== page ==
Vulvitis is an inflammation of the vulva. The vulva is the outer part of the female reproductive system. It’s also called the external genitalia. The labia majora and labia minora are 2 folds of skin that are part of the vulva. The outer folds are called the labia majora. The inner folds are called the labia minora.
Vulvitis causes symptoms such as redness, swelling, itching, and pain. It can be caused by diseases, infections, injuries, allergies, and other irritants. It is often hard to find the specific cause of vulvitis.
Vulvitis can be caused by the skin reacting to an irritant. Some of these include:
It can also be caused by:
A teen is more at risk for vulvitis if she has certain allergies, sensitivities, infections, or diseases that can lead to vulvitis. Girls who have not yet reached puberty and women after menopause are more at risk for vulvitis. This may be because of lower levels of estrogen.
Symptoms can occur a bit differently in each girl. Symptoms on the vulva can include:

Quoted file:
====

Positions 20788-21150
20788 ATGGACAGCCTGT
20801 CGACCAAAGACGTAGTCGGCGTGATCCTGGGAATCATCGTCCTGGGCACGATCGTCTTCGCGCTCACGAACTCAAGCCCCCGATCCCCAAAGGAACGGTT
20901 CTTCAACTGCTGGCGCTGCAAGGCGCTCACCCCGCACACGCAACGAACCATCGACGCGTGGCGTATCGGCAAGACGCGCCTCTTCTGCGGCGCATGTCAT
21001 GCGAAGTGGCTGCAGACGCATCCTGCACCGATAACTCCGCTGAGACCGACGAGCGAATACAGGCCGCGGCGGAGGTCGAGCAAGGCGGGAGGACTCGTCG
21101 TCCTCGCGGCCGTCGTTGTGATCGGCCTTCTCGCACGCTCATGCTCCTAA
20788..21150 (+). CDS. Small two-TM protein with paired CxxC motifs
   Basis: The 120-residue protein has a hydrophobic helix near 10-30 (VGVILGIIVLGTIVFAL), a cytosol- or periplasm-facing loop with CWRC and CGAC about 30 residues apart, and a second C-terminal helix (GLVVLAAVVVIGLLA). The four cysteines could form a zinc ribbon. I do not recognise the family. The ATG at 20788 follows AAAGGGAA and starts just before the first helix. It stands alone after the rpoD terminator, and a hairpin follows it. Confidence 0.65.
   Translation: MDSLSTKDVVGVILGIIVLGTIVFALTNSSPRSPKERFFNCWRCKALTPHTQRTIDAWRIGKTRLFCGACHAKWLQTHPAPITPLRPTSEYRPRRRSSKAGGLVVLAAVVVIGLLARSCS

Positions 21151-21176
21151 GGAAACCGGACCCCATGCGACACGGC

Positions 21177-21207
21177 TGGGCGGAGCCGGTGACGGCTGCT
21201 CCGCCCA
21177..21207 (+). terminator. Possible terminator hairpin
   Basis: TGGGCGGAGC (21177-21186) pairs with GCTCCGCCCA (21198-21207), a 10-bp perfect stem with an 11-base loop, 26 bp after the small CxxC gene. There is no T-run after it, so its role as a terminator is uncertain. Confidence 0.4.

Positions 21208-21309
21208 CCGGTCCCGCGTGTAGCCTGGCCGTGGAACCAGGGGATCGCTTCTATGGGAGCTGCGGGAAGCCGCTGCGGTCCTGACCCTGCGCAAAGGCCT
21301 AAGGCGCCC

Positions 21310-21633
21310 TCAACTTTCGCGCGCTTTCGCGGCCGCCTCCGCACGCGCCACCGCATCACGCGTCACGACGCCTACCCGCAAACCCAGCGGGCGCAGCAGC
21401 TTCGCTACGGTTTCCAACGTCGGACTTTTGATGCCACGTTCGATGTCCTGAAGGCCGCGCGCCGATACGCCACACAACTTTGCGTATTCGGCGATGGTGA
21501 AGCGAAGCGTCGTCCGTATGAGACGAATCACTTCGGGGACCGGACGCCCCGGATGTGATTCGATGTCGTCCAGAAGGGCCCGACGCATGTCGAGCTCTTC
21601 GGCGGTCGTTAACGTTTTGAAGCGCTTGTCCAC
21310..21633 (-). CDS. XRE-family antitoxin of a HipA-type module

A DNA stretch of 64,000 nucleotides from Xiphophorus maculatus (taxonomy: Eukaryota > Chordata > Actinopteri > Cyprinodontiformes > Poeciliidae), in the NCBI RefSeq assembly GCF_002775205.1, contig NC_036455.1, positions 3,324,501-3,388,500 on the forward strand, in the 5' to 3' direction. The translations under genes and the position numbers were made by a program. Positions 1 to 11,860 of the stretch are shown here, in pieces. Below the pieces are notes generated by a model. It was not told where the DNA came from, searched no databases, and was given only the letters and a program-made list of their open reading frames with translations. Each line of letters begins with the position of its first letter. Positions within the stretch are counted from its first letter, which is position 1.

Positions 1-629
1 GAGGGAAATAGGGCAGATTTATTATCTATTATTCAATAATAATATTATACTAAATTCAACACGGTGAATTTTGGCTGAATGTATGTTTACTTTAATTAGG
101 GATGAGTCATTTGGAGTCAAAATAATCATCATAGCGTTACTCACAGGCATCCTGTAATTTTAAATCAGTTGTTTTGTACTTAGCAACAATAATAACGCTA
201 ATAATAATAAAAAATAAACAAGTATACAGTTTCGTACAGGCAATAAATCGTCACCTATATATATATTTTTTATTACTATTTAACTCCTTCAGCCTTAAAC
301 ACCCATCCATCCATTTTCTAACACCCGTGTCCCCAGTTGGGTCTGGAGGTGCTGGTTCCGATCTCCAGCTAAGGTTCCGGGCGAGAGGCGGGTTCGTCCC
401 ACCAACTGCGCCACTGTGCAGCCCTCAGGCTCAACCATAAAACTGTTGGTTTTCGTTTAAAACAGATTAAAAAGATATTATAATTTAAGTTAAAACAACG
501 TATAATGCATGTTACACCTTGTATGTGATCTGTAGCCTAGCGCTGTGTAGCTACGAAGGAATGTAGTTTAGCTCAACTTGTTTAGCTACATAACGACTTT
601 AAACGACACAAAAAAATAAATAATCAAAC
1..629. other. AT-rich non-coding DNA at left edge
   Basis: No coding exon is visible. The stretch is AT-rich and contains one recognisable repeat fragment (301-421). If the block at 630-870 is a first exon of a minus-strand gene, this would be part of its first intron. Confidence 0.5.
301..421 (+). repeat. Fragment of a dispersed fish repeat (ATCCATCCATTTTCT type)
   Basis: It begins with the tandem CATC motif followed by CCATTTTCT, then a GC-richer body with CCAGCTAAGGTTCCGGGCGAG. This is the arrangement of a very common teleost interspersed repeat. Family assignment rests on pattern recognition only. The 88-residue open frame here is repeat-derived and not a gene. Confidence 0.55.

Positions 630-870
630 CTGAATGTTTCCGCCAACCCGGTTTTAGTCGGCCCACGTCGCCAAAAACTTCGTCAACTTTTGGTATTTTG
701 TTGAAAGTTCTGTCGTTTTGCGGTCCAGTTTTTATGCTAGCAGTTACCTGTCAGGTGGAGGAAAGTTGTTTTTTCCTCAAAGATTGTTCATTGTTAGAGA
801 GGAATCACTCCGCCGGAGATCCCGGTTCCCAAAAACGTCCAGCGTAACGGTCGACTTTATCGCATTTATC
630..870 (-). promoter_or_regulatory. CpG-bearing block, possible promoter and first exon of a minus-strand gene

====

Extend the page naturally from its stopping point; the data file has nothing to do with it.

The symptoms of vulvitis can be like other health conditions. Make sure your child sees her healthcare provider for a diagnosis.
The healthcare provider will ask about your teen’s symptoms and health history. He or she will give your teen a physical exam. The physical exam may include a pelvic exam. Your teen may also have tests, such as:
Treatment will depend on your child’s symptoms, age, and general health. It will also depend on how severe the condition is, and what caused it. Treatment may include:
Your teen will also need to not have contact with any irritants that may have caused the problem.
Talk with your child’s healthcare provider about the risks, benefits, and possible side effects of all medicines.
Vulvitis caused by irritants can be prevented by not having contact with them.
Call the healthcare provider if your child has:
Tips to help you get the most from a visit to your child’s healthcare provider:
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